Re: RFI isolation

to: Matt

If you are running a sync RSG you shouldn't be using a motor controller.
The motor should run at it's designed speed of either 1800 or 3600 RPM
depending on whether you are using the 2 or 4 electrode setup.  It is called
a "synchronous" RSG because the motor should run at precisely one speed in
direct sync with the 60 Hz line frequency.  You should not increase or
decrease the speed of the motor.

You may be using the controller to rotate either the motor or the electrode
assembly.  In this case why not just use a small DC motor with a few diodes,
caps, and good old small 1-3 amp variac?  No interference problems.
Remember the K-I-S-S acronym??

Happy coiling,

Dr. Resonance

-----Original Message-----
From: Tesla List <tesla-at-pupman-dot-com>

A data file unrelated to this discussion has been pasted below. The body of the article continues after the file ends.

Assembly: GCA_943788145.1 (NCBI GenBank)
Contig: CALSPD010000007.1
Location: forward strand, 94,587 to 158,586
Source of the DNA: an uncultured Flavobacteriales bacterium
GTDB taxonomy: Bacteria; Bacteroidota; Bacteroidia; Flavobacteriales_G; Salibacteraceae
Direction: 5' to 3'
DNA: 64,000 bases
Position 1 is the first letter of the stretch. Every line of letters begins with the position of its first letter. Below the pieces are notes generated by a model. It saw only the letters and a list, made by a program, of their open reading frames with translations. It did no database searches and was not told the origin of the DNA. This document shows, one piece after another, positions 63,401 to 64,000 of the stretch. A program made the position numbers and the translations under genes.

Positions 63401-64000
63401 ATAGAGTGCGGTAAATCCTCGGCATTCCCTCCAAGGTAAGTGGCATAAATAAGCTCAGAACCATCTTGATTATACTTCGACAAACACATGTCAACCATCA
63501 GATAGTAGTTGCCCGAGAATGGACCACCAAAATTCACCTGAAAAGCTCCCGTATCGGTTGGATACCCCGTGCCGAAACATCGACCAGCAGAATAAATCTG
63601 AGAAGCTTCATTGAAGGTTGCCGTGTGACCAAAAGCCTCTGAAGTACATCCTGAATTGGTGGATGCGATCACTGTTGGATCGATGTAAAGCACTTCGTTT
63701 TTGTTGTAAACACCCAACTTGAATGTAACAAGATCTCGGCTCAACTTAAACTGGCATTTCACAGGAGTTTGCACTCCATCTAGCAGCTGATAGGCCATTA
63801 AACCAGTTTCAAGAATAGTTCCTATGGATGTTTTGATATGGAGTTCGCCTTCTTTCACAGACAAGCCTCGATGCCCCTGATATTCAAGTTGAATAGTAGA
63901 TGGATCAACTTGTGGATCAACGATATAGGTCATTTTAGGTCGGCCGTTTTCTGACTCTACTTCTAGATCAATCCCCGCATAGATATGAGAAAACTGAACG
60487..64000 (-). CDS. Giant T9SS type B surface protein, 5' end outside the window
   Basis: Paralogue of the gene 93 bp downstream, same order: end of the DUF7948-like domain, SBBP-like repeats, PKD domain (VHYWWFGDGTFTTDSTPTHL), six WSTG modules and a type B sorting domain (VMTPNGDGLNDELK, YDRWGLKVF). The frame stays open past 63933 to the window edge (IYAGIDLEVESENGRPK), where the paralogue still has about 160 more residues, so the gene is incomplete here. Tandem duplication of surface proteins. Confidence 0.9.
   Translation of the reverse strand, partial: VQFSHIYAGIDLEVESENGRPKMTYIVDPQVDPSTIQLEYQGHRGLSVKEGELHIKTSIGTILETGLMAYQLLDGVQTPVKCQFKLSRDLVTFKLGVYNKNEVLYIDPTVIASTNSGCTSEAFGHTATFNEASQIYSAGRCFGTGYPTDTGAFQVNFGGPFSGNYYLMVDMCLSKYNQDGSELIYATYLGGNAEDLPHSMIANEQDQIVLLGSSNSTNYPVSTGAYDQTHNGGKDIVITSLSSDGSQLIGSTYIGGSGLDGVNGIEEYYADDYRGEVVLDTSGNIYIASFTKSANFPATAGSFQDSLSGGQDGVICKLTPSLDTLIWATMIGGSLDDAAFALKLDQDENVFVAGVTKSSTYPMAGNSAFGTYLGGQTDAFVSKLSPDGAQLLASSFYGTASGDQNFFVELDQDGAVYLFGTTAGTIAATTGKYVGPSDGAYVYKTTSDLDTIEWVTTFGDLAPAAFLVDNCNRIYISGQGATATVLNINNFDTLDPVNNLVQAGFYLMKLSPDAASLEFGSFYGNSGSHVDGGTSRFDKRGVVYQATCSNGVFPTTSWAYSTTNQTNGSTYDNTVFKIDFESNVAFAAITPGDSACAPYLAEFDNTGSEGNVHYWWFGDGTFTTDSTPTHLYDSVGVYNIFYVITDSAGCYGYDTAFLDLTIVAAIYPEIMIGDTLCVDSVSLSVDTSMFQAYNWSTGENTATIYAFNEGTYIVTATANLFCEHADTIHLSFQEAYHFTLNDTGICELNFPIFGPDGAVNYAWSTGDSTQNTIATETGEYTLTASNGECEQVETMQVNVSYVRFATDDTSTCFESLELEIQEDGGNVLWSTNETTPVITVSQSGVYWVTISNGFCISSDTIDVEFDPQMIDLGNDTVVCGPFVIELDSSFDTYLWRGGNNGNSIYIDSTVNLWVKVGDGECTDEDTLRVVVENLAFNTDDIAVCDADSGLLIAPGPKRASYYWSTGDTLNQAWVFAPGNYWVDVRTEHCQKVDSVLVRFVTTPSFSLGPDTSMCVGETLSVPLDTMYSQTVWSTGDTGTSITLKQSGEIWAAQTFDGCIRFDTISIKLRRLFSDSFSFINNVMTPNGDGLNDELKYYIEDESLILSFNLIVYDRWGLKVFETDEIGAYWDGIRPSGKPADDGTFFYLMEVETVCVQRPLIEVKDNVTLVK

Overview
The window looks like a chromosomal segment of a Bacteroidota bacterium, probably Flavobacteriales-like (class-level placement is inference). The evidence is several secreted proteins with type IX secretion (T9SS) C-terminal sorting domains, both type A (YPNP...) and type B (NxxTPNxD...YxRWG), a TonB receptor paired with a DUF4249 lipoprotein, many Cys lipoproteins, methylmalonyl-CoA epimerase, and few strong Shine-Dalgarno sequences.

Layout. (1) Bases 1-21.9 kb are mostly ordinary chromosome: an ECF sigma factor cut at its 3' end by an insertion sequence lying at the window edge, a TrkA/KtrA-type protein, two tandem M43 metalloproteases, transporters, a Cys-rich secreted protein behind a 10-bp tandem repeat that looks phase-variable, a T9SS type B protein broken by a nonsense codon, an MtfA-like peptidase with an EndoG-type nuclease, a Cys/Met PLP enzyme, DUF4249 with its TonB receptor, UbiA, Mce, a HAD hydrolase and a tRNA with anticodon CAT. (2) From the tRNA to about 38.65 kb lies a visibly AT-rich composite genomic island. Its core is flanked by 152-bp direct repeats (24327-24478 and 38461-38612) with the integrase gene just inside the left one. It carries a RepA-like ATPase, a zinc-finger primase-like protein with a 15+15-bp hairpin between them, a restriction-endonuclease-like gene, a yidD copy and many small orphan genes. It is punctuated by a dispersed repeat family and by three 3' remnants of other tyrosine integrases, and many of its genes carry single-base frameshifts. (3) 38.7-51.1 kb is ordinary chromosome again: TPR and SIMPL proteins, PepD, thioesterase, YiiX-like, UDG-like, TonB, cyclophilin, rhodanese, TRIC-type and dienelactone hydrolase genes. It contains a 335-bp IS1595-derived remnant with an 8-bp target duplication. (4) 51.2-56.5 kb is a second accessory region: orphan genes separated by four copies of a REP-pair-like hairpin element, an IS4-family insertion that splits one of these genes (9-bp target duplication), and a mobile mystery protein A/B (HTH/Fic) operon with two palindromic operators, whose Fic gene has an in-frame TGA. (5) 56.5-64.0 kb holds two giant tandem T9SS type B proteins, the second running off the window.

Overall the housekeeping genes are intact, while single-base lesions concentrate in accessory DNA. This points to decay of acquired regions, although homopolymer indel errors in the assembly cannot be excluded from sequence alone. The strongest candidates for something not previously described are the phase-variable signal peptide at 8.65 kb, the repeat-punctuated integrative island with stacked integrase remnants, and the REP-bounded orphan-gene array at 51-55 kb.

To: tesla-at-pupman-dot-com <tesla-at-pupman-dot-com>
Date: Monday, September 06, 1999 3:11 AM
Subject: RFI isolation

>Original Poster: "Matt Behrend" <electronxlc-at-earthlink-dot-net>
>Hi all,
>I have built a digital motor controller for my sync RSG.  It is
>malfunctioning due to picking up RFI on each firing of the gap.  The
>circuit is enclosed in an aluminum box.  There several wires that go
>outside the box, but they are optoisolated and I have ruled out the
>possibility of RFI getting in on these.  The RFI is definitely passing
>through the box and hitting the logic circuitry.  I have 0.01 uF caps
>next to each chip and the power supply is well-filtered.
>I have tried grounding the box and leaving it unconnected to
>anything.  Could you please give me some suggestions for
>blocking this RFI.
>Matt Behrend